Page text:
You might not want to become a champion but still might want to be involved in some ways. For instance, you can still play a role in snowballing information, attending one-time activities or just staying in the loop with everything that is happening. Just send us an email with your full name, home address, postcode and contact information under the subject heading “want to stay in the loop”. Let us know if you want us to contact you by email, snail mail or msm. Alternatively, you can visit your local COREN agency and let the facilitator know that you are interested. You can unsubscribe at any time.
· Can I stop being a community champion?
You are free to stop being a community champion at any time, for any reason.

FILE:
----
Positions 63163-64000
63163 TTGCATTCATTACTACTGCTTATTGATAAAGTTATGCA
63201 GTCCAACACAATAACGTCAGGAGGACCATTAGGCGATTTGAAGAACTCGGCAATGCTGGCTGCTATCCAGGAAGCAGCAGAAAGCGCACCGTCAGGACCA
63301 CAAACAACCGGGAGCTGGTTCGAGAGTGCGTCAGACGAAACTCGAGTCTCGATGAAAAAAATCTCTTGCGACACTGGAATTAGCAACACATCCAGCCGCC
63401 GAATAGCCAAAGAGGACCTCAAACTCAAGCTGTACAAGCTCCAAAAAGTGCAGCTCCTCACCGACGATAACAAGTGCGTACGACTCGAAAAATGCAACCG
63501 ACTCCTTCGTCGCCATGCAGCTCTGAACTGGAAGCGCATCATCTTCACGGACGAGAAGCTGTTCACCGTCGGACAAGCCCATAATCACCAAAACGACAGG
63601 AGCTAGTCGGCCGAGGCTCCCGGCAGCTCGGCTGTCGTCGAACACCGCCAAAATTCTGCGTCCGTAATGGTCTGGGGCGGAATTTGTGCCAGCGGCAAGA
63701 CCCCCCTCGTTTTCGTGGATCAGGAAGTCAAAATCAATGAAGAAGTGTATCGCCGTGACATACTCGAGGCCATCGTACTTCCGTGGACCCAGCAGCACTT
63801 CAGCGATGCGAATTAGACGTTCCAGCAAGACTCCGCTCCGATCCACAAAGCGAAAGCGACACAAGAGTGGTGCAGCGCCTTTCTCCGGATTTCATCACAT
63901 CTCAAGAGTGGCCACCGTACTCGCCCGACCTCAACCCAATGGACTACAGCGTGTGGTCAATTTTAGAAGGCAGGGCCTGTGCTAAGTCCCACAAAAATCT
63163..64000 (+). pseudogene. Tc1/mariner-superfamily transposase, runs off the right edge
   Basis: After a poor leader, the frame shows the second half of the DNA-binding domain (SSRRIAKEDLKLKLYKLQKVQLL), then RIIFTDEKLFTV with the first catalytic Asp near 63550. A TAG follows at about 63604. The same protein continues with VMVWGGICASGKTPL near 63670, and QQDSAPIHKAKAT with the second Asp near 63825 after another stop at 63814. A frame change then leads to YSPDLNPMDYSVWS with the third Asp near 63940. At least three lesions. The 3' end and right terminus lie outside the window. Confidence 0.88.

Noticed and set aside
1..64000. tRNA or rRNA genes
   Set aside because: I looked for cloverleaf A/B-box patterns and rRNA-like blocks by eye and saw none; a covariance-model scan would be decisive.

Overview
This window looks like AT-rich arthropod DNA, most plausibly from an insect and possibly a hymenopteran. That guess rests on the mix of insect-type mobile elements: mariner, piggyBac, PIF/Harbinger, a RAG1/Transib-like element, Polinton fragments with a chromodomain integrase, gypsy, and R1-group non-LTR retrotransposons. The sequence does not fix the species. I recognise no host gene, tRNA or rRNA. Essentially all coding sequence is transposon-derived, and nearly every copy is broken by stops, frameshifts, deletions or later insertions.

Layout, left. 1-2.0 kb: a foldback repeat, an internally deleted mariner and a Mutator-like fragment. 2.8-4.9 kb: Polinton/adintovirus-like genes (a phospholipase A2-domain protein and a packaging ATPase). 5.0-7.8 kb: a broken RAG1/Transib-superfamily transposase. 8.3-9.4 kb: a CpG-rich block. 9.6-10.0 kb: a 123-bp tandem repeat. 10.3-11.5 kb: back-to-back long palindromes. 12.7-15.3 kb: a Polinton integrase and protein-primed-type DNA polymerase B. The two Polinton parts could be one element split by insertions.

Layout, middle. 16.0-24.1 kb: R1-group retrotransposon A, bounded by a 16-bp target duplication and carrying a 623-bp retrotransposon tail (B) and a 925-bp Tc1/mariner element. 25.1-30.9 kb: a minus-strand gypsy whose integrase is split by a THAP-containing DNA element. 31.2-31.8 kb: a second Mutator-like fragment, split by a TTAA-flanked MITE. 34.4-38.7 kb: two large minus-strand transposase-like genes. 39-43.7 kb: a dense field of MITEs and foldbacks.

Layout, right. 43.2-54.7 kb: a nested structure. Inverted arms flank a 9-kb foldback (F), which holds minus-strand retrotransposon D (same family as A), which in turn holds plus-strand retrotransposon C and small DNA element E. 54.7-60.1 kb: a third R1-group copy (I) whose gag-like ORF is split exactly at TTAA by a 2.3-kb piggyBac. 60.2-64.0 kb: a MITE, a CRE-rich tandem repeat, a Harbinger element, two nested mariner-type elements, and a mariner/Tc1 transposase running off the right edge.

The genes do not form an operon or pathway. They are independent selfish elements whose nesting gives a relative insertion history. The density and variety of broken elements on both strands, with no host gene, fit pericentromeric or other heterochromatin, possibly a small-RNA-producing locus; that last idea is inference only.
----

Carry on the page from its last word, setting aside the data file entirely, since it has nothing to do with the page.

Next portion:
· What if I have any questions about my role or the resilience project?
If you ever have any questions about your role or the resilience, you are most welcome to contact your local COREN agency (Table or hyperlink).
· Are there any risks involved with taking part in the activities? Will I feel uncomfortable?
Taking part in the activities of the resilience project should not put you at risk for physical harm. You may feel uncomfortable asking questions to other residents, taking pictures or using other visual tools such as maps. This is ok and you can discuss any concerns with your local COREN agency. Further, you will receive training from qualified professionals and support throughout the project. You do not have to participate in activities that make you feel uncomfortable.
· Has this project been approved by Lancaster University?
Yes. This project and all its activities engaging residents have been approved by the Ethics Board of the Faculty of Health and Medicine at Lancaster University.
· How do I sign up for participating in the project?
Contact your local COREN facilitator and s/he will make sure you are welcomed on board and informed